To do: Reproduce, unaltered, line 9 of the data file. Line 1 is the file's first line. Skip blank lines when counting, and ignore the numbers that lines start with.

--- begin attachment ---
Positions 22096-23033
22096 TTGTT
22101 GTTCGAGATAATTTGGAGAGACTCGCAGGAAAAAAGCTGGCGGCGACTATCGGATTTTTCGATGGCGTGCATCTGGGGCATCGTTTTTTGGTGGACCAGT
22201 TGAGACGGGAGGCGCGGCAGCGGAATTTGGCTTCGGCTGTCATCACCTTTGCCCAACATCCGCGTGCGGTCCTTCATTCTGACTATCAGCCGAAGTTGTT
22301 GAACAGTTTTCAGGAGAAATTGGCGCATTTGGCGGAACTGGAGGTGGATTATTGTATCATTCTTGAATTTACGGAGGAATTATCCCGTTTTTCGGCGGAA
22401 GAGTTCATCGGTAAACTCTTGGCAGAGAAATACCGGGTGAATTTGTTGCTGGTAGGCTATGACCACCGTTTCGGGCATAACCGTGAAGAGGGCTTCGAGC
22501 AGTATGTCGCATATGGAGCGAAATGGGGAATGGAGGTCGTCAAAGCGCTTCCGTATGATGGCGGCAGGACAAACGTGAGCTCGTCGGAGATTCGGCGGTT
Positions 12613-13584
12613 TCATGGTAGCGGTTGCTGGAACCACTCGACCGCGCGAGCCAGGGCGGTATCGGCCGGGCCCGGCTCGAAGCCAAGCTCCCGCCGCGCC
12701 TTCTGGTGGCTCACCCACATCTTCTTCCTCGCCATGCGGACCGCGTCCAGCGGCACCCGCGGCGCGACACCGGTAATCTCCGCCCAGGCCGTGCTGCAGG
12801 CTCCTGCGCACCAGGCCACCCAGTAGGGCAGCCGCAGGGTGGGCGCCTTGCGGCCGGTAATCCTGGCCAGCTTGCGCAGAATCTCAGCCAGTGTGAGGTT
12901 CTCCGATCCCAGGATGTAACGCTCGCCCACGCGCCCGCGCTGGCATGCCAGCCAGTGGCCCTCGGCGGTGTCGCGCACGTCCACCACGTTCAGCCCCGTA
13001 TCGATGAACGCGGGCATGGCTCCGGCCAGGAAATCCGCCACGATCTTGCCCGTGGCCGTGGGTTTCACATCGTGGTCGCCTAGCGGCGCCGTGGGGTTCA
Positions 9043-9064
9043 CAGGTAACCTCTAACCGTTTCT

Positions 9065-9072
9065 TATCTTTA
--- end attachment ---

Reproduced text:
12613 TCATGGTAGCGGTTGCTGGAACCACTCGACCGCGCGAGCCAGGGCGGTATCGGCCGGGCCCGGCTCGAAGCCAAGCTCCCGCCGCGCC